YouTube Musicians Deserve Better Recognition

Article by Vanessa Greene


December 2nd, clashing with the biggest media event in Ireland #LateLateToyShow, we see UK singer and cover artist Conor Maynard play a long awaited Dublin gig.

Now as someone who is very comfortable with paying as little as €6 for a multitude of talented bands play in Whelan’s and as comfortable with €30 for a headline act in the Olympia, I felt €13 was still a bargain. However ‘Caveat Emptor’ comes into play when the venue is considered, The Wright Venue, Swords.

There are many opinions surrounding the venue, it’s not great, not ideal for live music. I’d like to address the marketing culture of putting gigs on there. I get it, bring punters in early with a DJ and get them bringing in revenue with plenty of drink as excitement builds then introduce the headline act. Everyone does it, it makes sense! But to have a 3 hour 40 minute DJ set and your act on stage for barely 30 minutes, you are having a laugh!

In my case, this almost 4 hours was spent wanting to leave. I don’t really agree with the trend of live music at nightclubs, however, have had wanted to see Maynard perform live for a long time. I stuck it out as my disappointment grew.

Maynard performed very well. With a mixture of originals and covers, from early hits such as ‘Can’t Say No‘ to newer content like ‘Are you Crazy‘ alongside covers of Fetty Wap, Drake and other recent YouTube covers of his. Given the set that I witness, it was good, it was enjoyable. In saying that I’d prefer a set that included tracks such as ‘Royalty‘ and a live band vs a DJ. (This a person who is eager to hear Maynard do an Electro Swing album)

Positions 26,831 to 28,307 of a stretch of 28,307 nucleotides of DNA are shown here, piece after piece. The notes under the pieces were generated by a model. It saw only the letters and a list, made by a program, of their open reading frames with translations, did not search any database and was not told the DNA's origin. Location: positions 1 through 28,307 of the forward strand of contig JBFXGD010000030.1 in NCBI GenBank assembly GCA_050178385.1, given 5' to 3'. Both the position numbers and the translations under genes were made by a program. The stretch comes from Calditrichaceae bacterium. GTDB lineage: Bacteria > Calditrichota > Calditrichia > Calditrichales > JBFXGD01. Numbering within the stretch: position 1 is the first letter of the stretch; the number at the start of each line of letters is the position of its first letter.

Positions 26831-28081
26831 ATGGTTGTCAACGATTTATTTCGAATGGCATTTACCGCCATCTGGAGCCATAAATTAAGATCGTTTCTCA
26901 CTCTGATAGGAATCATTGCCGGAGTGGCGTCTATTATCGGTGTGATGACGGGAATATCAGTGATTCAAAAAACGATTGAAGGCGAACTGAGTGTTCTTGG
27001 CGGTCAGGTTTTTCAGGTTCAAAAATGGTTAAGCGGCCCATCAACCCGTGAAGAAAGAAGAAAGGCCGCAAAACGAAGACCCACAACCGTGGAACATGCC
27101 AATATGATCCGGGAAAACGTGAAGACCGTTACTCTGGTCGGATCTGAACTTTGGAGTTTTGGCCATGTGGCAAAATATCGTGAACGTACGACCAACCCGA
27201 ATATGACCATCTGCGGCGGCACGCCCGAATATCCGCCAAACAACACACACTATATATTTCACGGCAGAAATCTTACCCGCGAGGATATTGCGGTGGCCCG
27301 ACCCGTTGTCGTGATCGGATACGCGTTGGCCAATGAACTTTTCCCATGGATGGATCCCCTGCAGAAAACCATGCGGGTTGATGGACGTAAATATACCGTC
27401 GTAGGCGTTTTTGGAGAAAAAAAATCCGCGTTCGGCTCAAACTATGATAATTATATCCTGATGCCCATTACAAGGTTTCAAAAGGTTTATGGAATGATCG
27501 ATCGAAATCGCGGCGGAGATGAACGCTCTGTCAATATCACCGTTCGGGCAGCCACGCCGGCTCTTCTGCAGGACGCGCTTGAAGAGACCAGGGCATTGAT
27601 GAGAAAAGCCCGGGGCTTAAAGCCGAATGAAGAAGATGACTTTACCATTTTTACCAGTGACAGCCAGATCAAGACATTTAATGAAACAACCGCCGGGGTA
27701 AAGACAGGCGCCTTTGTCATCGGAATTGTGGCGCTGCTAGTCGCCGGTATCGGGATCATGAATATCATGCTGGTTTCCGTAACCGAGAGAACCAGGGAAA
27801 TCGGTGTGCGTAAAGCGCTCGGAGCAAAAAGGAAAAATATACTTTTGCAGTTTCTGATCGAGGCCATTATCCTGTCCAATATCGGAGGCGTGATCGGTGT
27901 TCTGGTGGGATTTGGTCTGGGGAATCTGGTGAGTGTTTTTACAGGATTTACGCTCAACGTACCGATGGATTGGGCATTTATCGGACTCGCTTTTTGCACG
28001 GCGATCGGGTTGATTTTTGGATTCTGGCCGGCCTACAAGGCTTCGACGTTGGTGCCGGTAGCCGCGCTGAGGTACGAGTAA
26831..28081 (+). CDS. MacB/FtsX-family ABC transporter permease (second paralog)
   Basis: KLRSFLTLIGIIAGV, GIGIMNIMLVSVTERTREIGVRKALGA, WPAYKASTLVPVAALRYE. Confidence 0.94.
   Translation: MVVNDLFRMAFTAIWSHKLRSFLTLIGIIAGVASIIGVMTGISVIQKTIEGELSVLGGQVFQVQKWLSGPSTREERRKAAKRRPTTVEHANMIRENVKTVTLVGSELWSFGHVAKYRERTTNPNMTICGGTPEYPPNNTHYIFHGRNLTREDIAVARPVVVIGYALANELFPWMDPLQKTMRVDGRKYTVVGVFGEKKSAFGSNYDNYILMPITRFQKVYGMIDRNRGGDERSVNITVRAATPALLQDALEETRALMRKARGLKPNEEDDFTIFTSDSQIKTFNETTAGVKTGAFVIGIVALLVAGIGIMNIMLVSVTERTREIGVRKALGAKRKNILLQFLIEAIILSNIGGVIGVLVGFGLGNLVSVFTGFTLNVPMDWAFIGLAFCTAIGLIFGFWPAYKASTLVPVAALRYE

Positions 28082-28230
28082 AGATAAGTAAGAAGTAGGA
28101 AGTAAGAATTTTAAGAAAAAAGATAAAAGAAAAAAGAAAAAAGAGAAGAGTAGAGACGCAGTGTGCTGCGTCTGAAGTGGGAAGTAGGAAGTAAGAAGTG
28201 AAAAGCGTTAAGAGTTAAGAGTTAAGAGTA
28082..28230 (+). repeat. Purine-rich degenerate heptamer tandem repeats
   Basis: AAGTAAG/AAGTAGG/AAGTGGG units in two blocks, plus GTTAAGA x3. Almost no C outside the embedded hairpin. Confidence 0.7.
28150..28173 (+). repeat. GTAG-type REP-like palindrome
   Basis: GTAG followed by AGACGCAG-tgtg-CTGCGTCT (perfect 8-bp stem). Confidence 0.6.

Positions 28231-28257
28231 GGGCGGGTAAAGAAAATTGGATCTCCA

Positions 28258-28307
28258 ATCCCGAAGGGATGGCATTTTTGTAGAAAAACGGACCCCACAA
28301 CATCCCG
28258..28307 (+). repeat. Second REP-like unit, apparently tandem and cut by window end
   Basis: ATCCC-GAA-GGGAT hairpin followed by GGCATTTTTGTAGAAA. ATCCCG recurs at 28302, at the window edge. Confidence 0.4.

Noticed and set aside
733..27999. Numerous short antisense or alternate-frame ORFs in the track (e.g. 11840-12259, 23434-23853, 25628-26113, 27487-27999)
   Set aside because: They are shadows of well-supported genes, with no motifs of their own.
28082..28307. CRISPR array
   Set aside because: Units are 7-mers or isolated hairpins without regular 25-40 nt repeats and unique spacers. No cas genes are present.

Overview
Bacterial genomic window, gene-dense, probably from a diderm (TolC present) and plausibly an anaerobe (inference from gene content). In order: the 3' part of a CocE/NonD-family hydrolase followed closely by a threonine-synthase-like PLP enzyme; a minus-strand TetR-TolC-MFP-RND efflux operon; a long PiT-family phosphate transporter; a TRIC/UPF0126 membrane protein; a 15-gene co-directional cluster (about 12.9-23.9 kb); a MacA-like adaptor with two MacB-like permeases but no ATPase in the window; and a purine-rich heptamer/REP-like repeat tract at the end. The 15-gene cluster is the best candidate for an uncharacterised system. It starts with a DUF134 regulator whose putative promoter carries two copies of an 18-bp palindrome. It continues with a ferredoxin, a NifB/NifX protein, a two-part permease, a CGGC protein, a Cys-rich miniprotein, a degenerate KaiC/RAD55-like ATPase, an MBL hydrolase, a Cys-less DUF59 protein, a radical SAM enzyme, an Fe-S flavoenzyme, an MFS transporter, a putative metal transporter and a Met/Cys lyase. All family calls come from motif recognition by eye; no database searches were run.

However, I can’t shift the feeling that this is not what YouTube culture deserves. Ever since a young Canadian singer broke into the industry so strongly from the platform, we’ve been obsessed with who’s going to come next. 2009 saw the interest in then 3-year-old channel skillzaisherebooya grow and lead to a record deal. 7 years on, that hype may have changed slightly but regardless of a record label’s backing, Maynard’s success is evidently brought by his own hard work and talent. Now with 3.6 million subscribers and averaging on 26 million+ views per video, Maynard is undoubtedly a YouTuber.

As YouTube and other online video content become more increasingly important in our lives and society why aren’t we supporting the musicians coming offline into decent gigs? I don’t believe it to be worth someone’s time to fly over for short gigs in nightclubs where nobody really gives a damn. If 46 million hits on a single video translated into record sales, it might be a different story.

So what can we do to ensure that everyone gets the chance to walk the same path, of offline support, as acts such as Picture This do following viral success?

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